It was once a pastime dominated by audiophile dads and nostalgic hipsters. But last week, for the first time in history, the amount of money spent on vinyl records in the UK overtook that spent on digital downloads.
The interest in buying a physical format of music on vinyl has experienced a resurgence in the past 12 months. This time last year, the sale of vinyl albums reached £1.2m while digital sales were £4.4m. Vinyl has also experienced eight consecutive years of growth, despite almost dying out around 2006.
Kim Bayley, chief executive of the Entertainment Retailers Association, attributed the surge in part to the number of places now selling records across the UK. An increasing number of vinyl-only record shops have opened, while supermarkets such as Sainsbury’s and Tesco, and even high street interiors shop Tiger, now stock records, making them easily accessible.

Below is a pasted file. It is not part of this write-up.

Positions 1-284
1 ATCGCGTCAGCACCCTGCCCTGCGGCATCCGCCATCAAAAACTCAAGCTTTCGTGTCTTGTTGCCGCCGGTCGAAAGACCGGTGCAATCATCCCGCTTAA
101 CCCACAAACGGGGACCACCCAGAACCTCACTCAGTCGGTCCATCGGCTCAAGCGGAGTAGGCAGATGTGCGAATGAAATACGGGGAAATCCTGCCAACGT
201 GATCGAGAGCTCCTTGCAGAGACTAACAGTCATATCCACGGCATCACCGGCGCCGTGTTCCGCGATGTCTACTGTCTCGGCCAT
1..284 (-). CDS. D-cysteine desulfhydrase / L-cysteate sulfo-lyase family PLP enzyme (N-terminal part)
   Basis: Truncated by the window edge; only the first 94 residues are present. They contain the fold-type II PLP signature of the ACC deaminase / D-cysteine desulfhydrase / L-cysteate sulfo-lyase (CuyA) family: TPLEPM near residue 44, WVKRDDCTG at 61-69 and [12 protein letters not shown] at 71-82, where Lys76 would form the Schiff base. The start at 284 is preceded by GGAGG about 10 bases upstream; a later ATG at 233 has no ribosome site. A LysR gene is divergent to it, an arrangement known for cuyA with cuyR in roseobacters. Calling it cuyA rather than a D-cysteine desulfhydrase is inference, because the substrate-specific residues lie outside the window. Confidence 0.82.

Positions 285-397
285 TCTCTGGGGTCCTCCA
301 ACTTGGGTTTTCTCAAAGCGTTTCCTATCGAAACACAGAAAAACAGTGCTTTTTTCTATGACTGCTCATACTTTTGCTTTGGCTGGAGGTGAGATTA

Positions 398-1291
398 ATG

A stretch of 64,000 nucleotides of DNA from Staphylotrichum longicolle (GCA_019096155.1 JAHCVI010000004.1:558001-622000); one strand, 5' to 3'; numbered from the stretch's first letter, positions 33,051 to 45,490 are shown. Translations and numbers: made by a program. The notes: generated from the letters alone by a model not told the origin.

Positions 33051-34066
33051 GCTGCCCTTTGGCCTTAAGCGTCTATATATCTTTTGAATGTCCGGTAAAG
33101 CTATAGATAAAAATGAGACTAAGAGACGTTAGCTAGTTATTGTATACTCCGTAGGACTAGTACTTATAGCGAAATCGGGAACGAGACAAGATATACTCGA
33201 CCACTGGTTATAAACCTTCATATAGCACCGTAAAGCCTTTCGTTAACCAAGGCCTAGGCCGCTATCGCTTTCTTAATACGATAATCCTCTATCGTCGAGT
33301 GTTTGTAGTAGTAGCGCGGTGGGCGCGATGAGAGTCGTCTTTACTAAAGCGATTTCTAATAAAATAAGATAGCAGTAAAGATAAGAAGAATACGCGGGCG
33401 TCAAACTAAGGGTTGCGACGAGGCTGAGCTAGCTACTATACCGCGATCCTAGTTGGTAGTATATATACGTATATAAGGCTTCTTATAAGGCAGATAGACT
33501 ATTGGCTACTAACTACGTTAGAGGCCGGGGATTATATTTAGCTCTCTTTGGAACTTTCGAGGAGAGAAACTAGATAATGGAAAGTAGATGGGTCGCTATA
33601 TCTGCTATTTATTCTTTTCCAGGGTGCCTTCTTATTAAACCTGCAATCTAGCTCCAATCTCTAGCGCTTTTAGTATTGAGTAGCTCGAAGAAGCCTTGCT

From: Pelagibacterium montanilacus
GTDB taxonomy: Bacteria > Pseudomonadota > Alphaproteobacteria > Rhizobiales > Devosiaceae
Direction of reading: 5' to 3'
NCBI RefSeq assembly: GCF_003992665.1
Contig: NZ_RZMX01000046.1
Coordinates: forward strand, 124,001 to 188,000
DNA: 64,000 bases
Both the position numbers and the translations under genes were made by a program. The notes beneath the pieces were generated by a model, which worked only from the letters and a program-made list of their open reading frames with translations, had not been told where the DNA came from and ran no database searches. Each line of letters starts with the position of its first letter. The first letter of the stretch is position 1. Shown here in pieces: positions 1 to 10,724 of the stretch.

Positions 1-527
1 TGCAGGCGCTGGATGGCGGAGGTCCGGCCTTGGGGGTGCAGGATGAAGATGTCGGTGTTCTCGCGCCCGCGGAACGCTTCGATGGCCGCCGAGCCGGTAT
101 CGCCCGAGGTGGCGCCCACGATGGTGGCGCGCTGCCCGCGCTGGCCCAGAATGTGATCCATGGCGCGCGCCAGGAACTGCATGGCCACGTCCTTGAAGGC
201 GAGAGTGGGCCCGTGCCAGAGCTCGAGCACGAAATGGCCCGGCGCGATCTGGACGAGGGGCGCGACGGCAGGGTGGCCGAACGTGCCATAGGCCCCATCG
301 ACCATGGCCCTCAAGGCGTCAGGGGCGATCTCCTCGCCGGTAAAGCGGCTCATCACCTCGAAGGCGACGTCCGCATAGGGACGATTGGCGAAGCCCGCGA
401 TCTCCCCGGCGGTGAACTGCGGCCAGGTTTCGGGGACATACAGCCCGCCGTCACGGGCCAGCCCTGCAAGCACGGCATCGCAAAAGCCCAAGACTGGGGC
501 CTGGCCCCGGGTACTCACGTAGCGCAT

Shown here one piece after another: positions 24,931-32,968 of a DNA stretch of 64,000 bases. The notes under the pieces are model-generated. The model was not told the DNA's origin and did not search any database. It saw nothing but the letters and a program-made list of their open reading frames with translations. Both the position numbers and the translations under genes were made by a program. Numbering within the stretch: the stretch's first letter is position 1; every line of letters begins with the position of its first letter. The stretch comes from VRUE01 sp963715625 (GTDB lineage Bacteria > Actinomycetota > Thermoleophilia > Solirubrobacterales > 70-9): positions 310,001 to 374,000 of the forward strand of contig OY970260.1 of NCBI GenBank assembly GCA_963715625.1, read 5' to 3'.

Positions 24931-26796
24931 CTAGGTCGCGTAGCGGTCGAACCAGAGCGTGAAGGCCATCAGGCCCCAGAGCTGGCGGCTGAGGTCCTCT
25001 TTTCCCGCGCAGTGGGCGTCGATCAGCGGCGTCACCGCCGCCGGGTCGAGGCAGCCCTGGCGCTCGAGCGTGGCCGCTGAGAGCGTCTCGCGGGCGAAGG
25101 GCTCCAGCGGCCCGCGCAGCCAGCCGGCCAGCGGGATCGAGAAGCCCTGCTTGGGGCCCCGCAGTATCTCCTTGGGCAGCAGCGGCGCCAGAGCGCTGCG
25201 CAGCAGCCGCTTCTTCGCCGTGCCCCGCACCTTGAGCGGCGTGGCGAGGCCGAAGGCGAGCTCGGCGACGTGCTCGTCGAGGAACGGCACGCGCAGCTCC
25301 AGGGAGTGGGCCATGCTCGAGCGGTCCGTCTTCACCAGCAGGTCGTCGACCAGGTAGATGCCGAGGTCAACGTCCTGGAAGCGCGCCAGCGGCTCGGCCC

Bayley said vinyl had experienced a particular boost in the past week because it was becoming an increasingly popular choice for Christmas presents.
“The vast majority of releases are coming out in vinyl now,” said Bayley. “It used to be that only heritage acts or niche albums would come out as a record, but now everything does – pop albums, compilations, film soundtracks, all genres.”